EDITORIAL CREEP MARKS NEW YORK TIMES
Catalyst June Issue 2010
We recently commented on an article by Rachel Donadio of the New York Times as an example of its tendency to allow editorial commentary to creep into its hard news stories.
Donadio wondered whether the Vatican “will confront the failures in church leadership that allowed sexual abuse to go unpunished.” She added that “the culture of the church was for decades skewed against public disclosure and cooperation with the civil authorities,” and that only now are the bishops required to report abuse to the authorities. She consistently referred to the problem as pedophilia.
Perhaps she missed the Times story of April 10 on Leslie Lothstein, a psychologist who has treated about 300 priests. He said that “only a small minority were true pedophiles.” The data show that most have been homosexuals.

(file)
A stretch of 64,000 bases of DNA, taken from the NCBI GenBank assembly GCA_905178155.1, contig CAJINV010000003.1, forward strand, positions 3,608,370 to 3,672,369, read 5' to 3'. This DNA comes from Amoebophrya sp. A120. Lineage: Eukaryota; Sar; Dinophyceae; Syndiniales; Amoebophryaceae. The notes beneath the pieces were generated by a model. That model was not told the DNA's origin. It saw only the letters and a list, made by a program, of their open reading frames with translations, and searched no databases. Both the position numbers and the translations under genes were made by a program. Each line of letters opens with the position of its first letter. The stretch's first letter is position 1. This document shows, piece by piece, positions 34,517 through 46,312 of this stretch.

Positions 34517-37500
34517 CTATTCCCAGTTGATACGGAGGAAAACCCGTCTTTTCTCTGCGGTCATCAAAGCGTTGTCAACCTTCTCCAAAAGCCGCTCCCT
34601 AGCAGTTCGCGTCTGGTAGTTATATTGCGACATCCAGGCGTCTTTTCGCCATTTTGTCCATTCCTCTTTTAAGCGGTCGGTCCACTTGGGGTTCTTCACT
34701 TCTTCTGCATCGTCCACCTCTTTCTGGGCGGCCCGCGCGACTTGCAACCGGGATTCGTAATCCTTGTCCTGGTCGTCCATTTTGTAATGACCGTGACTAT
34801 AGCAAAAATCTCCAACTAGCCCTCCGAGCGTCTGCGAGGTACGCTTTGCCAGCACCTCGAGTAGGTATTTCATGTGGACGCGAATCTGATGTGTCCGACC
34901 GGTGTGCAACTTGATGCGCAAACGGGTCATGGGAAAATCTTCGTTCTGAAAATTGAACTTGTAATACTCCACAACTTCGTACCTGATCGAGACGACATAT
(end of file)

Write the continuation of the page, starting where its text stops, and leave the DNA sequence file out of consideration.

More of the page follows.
Yes, most abusers went unpunished, but it was wrong to imply some sinister motive like “secrecy.” For example, the Murphy report on abuse in Dublin found that most bishops followed the advice of therapists—not canon law. In short, had Church law been followed things might have been different.
The idea that the Church is just now reporting cases of abuse is a red herring: no institution has a record of reporting abuse. Here is what Paul Vitello of the Times wrote last October: “For decades, prosecutors in Brooklyn routinely pursued child molesters from every major ethnic and religious segment of the borough’s diverse population. Except one.” The exception was the Orthodox Jewish community, and this is because Orthodox Jews have “long [been] forbidden to inform on one another without permission from the rabbis who lead them.”
There is no law in most places mandating the reporting of any crime, and that is why fingering the Church smacks of bigotry.